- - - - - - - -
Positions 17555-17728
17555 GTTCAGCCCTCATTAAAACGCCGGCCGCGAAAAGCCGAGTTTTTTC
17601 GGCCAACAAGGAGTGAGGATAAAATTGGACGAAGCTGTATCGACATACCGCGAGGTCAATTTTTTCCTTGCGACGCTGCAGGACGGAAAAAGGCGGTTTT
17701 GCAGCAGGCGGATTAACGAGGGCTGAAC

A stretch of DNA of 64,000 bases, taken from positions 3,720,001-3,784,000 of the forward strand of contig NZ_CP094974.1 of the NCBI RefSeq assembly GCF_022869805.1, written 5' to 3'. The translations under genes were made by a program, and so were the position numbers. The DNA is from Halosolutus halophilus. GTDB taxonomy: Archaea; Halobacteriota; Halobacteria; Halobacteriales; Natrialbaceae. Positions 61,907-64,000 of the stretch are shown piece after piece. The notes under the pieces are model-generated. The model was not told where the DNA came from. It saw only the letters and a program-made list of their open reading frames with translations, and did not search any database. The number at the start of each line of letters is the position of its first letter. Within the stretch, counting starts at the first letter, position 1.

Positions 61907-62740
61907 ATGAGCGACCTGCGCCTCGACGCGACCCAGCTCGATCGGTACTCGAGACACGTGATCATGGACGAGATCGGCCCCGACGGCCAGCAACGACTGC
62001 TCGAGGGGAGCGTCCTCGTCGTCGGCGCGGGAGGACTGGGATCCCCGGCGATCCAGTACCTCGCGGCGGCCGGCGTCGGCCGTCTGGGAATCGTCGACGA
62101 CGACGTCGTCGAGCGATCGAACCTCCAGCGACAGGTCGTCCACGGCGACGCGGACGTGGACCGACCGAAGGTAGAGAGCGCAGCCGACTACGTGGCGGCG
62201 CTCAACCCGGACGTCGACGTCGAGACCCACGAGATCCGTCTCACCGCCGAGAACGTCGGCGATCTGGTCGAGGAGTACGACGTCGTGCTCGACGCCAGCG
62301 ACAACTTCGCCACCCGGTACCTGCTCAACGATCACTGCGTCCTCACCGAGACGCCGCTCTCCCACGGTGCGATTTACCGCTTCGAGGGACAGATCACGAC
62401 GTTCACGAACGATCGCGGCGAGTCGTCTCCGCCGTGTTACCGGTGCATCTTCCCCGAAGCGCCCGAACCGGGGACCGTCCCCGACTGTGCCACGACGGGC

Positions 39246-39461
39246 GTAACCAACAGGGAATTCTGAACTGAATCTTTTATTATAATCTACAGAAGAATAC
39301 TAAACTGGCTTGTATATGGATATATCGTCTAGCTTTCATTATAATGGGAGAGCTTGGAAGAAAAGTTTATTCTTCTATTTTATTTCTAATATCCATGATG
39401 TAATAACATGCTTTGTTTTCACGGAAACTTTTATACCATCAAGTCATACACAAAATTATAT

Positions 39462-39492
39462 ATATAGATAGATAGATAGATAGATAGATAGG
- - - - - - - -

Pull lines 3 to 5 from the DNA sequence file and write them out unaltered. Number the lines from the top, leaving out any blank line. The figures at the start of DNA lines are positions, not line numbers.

17601 GGCCAACAAGGAGTGAGGATAAAATTGGACGAAGCTGTATCGACATACCGCGAGGTCAATTTTTTCCTTGCGACGCTGCAGGACGGAAAAAGGCGGTTTT
17701 GCAGCAGGCGGATTAACGAGGGCTGAAC

A stretch of DNA of 64,000 bases, taken from positions 3,720,001-3,784,000 of the forward strand of contig NZ_CP094974.1 of the NCBI RefSeq assembly GCF_022869805.1, written 5' to 3'. The translations under genes were made by a program, and so were the position numbers. The DNA is from Halosolutus halophilus. GTDB taxonomy: Archaea; Halobacteriota; Halobacteria; Halobacteriales; Natrialbaceae. Positions 61,907-64,000 of the stretch are shown piece after piece. The notes under the pieces are model-generated. The model was not told where the DNA came from. It saw only the letters and a program-made list of their open reading frames with translations, and did not search any database. The number at the start of each line of letters is the position of its first letter. Within the stretch, counting starts at the first letter, position 1.